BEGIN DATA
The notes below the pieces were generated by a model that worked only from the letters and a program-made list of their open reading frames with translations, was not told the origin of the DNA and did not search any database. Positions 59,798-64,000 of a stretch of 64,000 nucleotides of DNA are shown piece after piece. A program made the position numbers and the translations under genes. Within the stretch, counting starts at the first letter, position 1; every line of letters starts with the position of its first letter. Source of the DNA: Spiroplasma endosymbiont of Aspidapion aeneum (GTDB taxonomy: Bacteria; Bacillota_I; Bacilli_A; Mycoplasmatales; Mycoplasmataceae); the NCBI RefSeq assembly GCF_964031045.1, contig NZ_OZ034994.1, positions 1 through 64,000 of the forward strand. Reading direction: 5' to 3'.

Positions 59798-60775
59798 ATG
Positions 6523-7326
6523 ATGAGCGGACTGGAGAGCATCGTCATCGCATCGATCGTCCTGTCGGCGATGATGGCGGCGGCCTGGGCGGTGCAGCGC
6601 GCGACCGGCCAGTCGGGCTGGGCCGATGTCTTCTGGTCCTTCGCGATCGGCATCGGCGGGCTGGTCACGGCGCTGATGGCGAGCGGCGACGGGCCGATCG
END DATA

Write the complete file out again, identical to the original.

The notes below the pieces were generated by a model that worked only from the letters and a program-made list of their open reading frames with translations, was not told the origin of the DNA and did not search any database. Positions 59,798-64,000 of a stretch of 64,000 nucleotides of DNA are shown piece after piece. A program made the position numbers and the translations under genes. Within the stretch, counting starts at the first letter, position 1; every line of letters starts with the position of its first letter. Source of the DNA: Spiroplasma endosymbiont of Aspidapion aeneum (GTDB taxonomy: Bacteria; Bacillota_I; Bacilli_A; Mycoplasmatales; Mycoplasmataceae); the NCBI RefSeq assembly GCF_964031045.1, contig NZ_OZ034994.1, positions 1 through 64,000 of the forward strand. Reading direction: 5' to 3'.

Positions 59798-60775
59798 ATG
Positions 6523-7326
6523 ATGAGCGGACTGGAGAGCATCGTCATCGCATCGATCGTCCTGTCGGCGATGATGGCGGCGGCCTGGGCGGTGCAGCGC
6601 GCGACCGGCCAGTCGGGCTGGGCCGATGTCTTCTGGTCCTTCGCGATCGGCATCGGCGGGCTGGTCACGGCGCTGATGGCGAGCGGCGACGGGCCGATCG